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“We went to Alaska for adventure… Then we witnessed the glaciers melting… And came back with a story instead.”

Unfortunately, we all know that Global Warming is a real disaster and that the Earth is heating up, but to be able to witness such drastic changes in our lifetime means that we definitely need to do something about it. Rick Brown lives in the Alaskan area called Seward, and has been guiding in the mountains there since the nineties. Rick has seen a lot of changes in his time of living there and goes on to tell us this sad story of his home town, and his concerns of the snowy landscape for the future. Although the Alaskan snow may be melting away slowly, there is still a beautiful culture and scenery to explore.

Speech excerpt from the Glacier Exit video:

“My name is Rick Brown, owner of Adventure 60 North – The Adventure Center in Seward, Alaska. I’ve been guiding here since the early nineties, I’ve lived here permanently since 2003~ and have been guiding in the glaciers all that time.”

“Normally, I think that the park will tell you that we retreat about 150 feet per year, right now we’re looking about 10-15 feet per day.”

“We’re seeing the big crevasses that used to be blue up on top of the Compression Zones now down in the toed (Terminus) glacier just falling over. Something that would normally take 100’s of years we’re seeing probably in a matter of a year or two – We’re just watching the transformation happen in front of our eyes right now.”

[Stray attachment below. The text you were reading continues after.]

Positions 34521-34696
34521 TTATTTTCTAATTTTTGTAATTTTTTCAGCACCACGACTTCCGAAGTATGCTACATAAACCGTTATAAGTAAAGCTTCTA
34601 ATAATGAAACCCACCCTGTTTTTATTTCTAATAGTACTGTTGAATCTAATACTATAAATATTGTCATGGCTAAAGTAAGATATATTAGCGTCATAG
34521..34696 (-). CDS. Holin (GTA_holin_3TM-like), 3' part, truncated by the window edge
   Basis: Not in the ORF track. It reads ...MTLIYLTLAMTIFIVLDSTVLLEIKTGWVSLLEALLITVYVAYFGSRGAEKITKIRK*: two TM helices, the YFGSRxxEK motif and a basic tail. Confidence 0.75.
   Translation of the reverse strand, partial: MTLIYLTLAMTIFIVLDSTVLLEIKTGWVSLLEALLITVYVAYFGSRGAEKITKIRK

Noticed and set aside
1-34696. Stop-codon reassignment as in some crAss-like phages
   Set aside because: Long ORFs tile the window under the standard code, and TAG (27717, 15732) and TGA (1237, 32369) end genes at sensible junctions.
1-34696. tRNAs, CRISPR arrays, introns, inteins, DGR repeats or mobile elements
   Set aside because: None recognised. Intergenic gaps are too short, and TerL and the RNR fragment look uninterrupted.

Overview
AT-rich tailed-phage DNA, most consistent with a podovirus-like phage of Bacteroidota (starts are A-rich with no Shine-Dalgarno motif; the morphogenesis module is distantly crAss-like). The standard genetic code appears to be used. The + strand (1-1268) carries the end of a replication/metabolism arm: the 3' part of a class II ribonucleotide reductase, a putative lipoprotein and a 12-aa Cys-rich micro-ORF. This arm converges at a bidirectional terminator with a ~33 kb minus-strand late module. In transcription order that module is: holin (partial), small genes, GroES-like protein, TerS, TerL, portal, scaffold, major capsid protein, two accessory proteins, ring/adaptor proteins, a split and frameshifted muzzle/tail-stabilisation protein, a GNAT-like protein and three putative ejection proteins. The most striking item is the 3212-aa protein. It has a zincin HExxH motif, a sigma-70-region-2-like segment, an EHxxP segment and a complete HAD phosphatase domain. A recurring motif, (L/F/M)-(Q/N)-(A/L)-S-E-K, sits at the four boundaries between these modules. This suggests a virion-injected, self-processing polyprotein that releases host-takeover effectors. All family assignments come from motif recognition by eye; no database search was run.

“As you drive into our park you’ll see the signs that mark different points where the glacier had traveled during the 1800’s all the way back to the early 1900’s. Things that used to take hundreds of years is actually now only taking months… We’re seeing a change in the wildlife, we have villages that are being relocated, we get storms up here that if they were happening down in the lower 48 we’d name them something. Our ten year floods are happening every other year now. You can drive through our town and look at what’s going on, and if you can’t see what’s happening then I think that you must be blind.”

“Normally we’d run in a Snow-cat out here.”

“Normally I would need a plough here at my office, and [now] we need a lawnmower.”

“I hope that people that come to Alaska to visit us, they take time to, try to understand what it is they’re seeing. This place will not stay the same it’s gonna be different but i just hope that we just learned how to take care of it. You know, I have 4 daughters and a bunch of grand-kids, as I sit here and talk about this I wonder what they will see if they come back, after I’m gone. That’s my concern for the future, wondering how that this climate thing is gonna work out for them.”

End Quote:

“There is pleasure in the pathless woods, there is rapture in the lonely shore, there is society where none intrudes, by the deep sea, and music in its roar; I love not man the less, but nature more. – Lord Byron

Nidstang

Author Nidstang

24, Extreme Sports Enthusiast & ARTISTxDESIGNER/CREATIVE THINKER from Berkshire, UK. Unveiling the gnarliest articles on rad stuff from around the globe.

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